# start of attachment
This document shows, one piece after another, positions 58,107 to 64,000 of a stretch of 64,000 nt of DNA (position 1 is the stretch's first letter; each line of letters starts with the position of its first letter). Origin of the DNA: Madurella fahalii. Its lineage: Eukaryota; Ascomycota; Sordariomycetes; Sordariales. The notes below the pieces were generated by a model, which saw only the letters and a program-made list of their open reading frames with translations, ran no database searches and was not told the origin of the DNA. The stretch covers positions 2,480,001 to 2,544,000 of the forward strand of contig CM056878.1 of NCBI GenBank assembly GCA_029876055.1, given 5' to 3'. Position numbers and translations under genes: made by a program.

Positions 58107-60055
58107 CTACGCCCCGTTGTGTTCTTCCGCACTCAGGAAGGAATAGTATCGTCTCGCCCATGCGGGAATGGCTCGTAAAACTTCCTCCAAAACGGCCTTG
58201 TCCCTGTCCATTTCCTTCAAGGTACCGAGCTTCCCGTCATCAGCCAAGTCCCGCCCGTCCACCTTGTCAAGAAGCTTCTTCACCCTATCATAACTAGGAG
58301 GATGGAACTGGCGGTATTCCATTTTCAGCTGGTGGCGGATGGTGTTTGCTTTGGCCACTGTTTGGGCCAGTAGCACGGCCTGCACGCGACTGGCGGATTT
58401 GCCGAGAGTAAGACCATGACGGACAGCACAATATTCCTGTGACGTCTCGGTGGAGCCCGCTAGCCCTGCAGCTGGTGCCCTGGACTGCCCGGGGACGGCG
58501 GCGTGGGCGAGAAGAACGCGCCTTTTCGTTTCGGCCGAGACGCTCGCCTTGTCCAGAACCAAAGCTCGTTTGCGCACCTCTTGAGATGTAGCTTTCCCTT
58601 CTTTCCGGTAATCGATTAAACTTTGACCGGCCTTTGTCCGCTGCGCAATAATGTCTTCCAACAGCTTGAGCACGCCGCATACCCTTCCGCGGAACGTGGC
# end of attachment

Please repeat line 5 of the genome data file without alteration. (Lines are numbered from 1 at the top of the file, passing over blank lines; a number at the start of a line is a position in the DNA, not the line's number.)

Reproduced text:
58301 GATGGAACTGGCGGTATTCCATTTTCAGCTGGTGGCGGATGGTGTTTGCTTTGGCCACTGTTTGGGCCAGTAGCACGGCCTGCACGCGACTGGCGGATTT